Footwork
    Hand-eye coordination

    But your just looking at the technical reasons. Most important.... He has incredible CONFIDENCE in his strokes to be able to pull these shots off time and time again.

    Safin utterly "blasted" many balls within inches of the baseline and Fed hit right through them and returned them deep with pace. This is one of the reasons why Fed is above and beyond the rest of the pack. You simply can not push him off the baseline regardless how deep and hard the ball is struck. This is the complete opposite match strategy of Roddick (15 feet behind the baseline during rallies) I'm sure there are many pro's in the top 50 that can pull this off in practice but lack the confidence to successfully pull it off in real match play. Aggasi was able to do it. McEnroe also picked the ball right off the court during baseline rallies but no where near the explosive power of Federer.

    I got a kick when during the after match interview he mentioned that he came into this tournament "unprepared due to injury". So this is how he plays unprepared? Come on 2005. I want to see someone win the Grand Slam in my lifetime.
     
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  12. perfmode

    perfmode Hall of Fame

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    Seriously. We all doubted him when we found out about his leg (thigh?) injury a few weeks ago but he amazed us once again. Maybe he's just a modest guy.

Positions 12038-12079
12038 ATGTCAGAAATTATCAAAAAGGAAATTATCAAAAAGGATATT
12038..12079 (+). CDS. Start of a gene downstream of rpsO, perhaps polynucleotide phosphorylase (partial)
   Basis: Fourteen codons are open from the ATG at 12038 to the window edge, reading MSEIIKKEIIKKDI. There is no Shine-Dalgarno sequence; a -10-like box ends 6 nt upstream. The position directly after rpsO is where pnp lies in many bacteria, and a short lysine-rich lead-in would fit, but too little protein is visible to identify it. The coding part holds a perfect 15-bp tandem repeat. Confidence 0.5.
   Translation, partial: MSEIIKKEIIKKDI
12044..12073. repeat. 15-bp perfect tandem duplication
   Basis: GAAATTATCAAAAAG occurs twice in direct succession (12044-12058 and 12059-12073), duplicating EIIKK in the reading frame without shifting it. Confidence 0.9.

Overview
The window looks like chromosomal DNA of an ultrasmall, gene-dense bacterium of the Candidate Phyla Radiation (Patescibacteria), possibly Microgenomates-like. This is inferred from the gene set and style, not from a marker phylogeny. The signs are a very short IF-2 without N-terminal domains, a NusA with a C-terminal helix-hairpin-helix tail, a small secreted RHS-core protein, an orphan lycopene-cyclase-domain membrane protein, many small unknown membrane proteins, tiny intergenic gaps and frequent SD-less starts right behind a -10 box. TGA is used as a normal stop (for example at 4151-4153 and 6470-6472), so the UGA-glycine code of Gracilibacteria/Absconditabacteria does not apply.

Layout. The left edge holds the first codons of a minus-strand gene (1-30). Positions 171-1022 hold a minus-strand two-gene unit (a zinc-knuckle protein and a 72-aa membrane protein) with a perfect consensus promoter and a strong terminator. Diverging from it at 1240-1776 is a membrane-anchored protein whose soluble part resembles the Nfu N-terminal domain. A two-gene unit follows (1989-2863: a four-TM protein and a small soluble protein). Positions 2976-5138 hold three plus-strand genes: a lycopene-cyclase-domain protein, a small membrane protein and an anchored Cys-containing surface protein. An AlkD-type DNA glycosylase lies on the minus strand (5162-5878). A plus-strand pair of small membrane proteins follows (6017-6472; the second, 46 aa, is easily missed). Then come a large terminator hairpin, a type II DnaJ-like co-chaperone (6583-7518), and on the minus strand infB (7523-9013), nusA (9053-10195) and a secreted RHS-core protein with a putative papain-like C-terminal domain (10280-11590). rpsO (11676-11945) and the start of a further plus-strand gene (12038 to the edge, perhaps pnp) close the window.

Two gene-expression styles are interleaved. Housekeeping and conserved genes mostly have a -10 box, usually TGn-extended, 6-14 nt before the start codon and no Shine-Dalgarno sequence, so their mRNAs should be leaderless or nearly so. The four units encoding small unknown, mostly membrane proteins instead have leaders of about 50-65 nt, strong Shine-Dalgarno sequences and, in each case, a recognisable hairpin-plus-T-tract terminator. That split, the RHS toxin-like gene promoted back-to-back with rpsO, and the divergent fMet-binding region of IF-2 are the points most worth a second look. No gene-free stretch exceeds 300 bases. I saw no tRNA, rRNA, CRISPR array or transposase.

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  13. BreakPoint

    BreakPoint Bionic Poster

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    Federer uses his wrist a lot on his backhands and is able to roll over the ball on half-volley backhands, imparting quite a bit of topspin on the shot. He's able to hit successful crosscourt passing shots with this stroke because he robs his opponent of time in getting to the net by half-volleying the shot. The topspin then causes the ball to dip before his opponent is close enough to the net to make a good volley, making it extremely difficult for his opponent to even get their racquet on the passing shot. :shock: